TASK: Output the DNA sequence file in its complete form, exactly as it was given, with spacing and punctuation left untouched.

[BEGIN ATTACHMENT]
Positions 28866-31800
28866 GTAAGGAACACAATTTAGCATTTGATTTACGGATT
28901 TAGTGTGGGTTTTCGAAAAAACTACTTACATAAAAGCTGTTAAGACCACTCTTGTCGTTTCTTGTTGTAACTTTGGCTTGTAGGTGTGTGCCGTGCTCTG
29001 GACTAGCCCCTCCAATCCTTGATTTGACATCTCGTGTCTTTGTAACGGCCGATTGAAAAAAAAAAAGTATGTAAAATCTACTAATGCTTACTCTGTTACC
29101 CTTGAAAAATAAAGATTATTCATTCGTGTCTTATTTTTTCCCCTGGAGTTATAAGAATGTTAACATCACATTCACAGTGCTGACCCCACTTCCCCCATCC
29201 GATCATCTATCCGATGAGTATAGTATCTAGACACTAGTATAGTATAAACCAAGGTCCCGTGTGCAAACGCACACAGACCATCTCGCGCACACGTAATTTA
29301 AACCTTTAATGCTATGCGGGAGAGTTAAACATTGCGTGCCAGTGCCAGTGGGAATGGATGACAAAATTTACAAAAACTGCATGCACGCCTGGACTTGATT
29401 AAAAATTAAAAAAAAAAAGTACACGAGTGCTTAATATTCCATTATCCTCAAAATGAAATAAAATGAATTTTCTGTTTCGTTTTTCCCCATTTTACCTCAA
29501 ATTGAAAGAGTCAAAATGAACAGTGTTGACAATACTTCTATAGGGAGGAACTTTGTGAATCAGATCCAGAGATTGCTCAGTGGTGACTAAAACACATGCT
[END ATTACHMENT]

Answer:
Positions 28866-31800
28866 GTAAGGAACACAATTTAGCATTTGATTTACGGATT
28901 TAGTGTGGGTTTTCGAAAAAACTACTTACATAAAAGCTGTTAAGACCACTCTTGTCGTTTCTTGTTGTAACTTTGGCTTGTAGGTGTGTGCCGTGCTCTG
29001 GACTAGCCCCTCCAATCCTTGATTTGACATCTCGTGTCTTTGTAACGGCCGATTGAAAAAAAAAAAGTATGTAAAATCTACTAATGCTTACTCTGTTACC
29101 CTTGAAAAATAAAGATTATTCATTCGTGTCTTATTTTTTCCCCTGGAGTTATAAGAATGTTAACATCACATTCACAGTGCTGACCCCACTTCCCCCATCC
29201 GATCATCTATCCGATGAGTATAGTATCTAGACACTAGTATAGTATAAACCAAGGTCCCGTGTGCAAACGCACACAGACCATCTCGCGCACACGTAATTTA
29301 AACCTTTAATGCTATGCGGGAGAGTTAAACATTGCGTGCCAGTGCCAGTGGGAATGGATGACAAAATTTACAAAAACTGCATGCACGCCTGGACTTGATT
29401 AAAAATTAAAAAAAAAAAGTACACGAGTGCTTAATATTCCATTATCCTCAAAATGAAATAAAATGAATTTTCTGTTTCGTTTTTCCCCATTTTACCTCAA
29501 ATTGAAAGAGTCAAAATGAACAGTGTTGACAATACTTCTATAGGGAGGAACTTTGTGAATCAGATCCAGAGATTGCTCAGTGGTGACTAAAACACATGCT